Crude oil’s sell-off from the high of $135 a barrel continues apace, driven, in part by concerns over demand sustaining itself. Far reaching "demand destruction" is on the rise.
We see this in the form of reduced retail fuel price subsidies in foreign lands with controlled economies. The country of India is the latest to capitulate to the burden of providing a break to consumers at the pump. Indian politicians had shown an initial reluctance to reducing these subsidies prior to their next round of elections, but the cost has proved too great.
U.S. corporate behavior is changing too, furthering the demand crunch. Cutbacks in plane deliveries and overall capacity in the airline industry is going beyond demand destruction to something approaching industry destruction. Sales in the automobile industry are abysmal, and the iconic Hummer brand may go the way of the Edsel.
In the heat of the rally in energy prices, the big question was when would there be a demand response? Admittedly, consumers and consuming nations held out longer than I thought possible, but the day of reckoning has arrived.
Another significant pillar of the rally, the decline in the value of the US dollar, appears to be crumbling. Yesterday, Federal Reserve Chairman Bernanke finally appeared to signal that the dollar would be defended, indicating in a speech that further interest rate cuts were unlikely. Interestingly, there was a body of opinion in the market that his reference to the dollar was a tip of his hat to high oil prices, acknowledging that dollar’s decline has helped push up prices. I share that view.
While the sell-off in crude oil prices will not be a straight shot down, further declines are likely. I am targeting a test of $120 per barrel by the end of the week, and my ultimate downside target, near-term is the $110 level. This price represents a 50 percent giveback of the overall gain from the low point on February 7th of $86.24 to the $135.09 high. This is referred to as a “fifty percent retracement” in trader talk, and is an old-school technical measure.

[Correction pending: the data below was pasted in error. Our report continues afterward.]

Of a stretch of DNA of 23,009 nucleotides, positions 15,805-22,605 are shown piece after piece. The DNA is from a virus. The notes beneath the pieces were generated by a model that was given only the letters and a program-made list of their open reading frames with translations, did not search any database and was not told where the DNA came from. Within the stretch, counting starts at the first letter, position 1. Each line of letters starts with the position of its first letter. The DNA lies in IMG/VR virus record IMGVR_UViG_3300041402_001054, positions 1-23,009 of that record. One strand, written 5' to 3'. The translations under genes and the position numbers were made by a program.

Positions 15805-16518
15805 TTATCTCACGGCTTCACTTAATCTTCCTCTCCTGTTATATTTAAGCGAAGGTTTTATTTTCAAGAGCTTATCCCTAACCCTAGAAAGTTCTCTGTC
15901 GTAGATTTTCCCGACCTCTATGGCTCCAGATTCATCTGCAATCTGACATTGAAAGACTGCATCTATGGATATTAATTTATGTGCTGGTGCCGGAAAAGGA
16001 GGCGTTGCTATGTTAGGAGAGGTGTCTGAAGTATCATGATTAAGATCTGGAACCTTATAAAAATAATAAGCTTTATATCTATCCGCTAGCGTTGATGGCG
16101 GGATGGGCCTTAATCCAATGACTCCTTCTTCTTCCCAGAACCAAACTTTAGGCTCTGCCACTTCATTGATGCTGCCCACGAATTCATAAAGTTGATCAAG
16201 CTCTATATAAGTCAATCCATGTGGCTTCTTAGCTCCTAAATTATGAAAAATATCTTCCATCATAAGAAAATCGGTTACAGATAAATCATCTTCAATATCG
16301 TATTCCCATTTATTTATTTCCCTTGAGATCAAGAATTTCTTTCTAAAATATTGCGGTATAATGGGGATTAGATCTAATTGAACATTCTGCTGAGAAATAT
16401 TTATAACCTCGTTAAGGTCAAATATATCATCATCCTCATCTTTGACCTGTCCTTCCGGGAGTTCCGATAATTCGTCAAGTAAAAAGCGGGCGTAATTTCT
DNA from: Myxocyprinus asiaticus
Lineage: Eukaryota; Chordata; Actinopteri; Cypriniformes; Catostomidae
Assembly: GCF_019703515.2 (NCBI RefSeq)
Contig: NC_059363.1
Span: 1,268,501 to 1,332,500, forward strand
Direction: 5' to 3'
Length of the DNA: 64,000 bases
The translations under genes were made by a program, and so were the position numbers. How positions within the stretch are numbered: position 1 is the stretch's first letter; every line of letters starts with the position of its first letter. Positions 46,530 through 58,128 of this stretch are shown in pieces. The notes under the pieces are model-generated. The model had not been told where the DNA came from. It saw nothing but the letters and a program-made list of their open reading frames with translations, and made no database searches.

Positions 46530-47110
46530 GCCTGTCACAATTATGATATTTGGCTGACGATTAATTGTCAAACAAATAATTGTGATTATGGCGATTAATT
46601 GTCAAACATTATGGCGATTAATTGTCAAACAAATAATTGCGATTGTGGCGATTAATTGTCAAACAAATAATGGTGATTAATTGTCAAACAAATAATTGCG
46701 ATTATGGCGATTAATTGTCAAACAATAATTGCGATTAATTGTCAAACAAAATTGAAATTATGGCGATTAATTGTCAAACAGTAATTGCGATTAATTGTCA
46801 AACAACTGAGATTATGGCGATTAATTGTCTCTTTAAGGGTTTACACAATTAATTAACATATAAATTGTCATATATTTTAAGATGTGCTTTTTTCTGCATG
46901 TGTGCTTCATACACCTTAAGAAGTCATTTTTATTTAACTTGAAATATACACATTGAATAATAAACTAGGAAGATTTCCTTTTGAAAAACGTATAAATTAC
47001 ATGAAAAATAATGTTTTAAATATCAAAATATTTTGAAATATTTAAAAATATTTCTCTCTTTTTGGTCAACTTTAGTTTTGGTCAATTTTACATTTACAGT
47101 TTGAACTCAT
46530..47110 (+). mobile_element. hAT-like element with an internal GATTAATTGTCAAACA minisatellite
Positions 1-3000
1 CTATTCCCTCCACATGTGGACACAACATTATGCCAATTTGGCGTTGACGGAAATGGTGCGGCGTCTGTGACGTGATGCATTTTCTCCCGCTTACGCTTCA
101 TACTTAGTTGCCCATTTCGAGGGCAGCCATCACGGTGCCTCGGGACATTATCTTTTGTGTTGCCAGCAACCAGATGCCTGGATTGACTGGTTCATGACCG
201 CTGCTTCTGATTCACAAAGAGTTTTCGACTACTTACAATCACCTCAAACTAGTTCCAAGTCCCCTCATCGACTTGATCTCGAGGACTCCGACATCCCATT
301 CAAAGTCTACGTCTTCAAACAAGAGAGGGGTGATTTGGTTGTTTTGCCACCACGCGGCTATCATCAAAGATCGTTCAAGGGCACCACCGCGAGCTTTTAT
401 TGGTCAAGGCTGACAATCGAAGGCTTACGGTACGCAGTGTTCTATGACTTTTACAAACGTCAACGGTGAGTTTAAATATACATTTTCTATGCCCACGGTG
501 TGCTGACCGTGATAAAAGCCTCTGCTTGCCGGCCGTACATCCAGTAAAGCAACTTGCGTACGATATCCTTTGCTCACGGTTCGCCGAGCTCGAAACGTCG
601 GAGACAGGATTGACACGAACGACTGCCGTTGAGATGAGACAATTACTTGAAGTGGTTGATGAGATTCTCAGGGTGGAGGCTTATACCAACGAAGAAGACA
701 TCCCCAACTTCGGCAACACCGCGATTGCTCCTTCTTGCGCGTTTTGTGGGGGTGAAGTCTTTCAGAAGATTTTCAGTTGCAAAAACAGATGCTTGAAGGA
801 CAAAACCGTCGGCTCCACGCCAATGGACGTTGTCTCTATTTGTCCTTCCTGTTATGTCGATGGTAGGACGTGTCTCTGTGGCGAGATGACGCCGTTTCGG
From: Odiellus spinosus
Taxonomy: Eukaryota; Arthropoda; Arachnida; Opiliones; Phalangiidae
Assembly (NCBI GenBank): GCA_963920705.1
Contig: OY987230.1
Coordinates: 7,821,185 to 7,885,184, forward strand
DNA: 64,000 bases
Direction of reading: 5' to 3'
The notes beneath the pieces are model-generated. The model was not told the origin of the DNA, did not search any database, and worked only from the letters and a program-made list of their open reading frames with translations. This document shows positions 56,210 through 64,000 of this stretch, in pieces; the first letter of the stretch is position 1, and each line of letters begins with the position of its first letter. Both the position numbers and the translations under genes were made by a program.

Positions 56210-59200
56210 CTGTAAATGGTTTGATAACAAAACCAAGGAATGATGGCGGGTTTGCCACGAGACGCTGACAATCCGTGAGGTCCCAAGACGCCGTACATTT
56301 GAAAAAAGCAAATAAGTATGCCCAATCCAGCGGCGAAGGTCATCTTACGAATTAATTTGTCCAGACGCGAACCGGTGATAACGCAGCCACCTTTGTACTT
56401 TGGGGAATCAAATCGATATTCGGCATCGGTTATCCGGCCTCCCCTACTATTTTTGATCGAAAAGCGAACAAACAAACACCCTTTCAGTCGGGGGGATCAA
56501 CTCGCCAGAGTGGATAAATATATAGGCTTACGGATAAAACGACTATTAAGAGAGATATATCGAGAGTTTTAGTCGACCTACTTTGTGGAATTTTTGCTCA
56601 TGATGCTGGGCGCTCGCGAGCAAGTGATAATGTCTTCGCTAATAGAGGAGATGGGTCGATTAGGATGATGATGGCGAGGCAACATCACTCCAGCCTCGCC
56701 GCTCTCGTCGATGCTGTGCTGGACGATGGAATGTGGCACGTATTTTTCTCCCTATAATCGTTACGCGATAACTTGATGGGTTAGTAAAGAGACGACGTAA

Yesterday’s losers are becoming today’s winners. While crude oil is down $12 from its high, gasoline prices continue to rise. This is good news for refiners, as their profit margins have recovered significantly. For investors seeking a way to profit, these stocks may be set to rise, as well.
These are, undoubtedly, painful times for consumers at the pump, but the demand response is encouraging. I believe in the coming years, maybe as soon as three, there will be real choices for consumers to purchase electric cars. Several major companies have announced plans to ramp up, on an industrial scale, batteries capable of powering vehicles at speeds and distances that will be attractive. Last night, on NBC Nightly News, the broadcast featured a peppy car that gets 300 miles to the gallon. Awesome. I hope oil producing countries see this and decide to invest their sovereign wealth wisely.
(See Kilduff discuss petro politics in the accompanying video).
John P. Kilduff is Senior Vice President Of Energy at MF Global Ltd. He's also a CNBC contributor.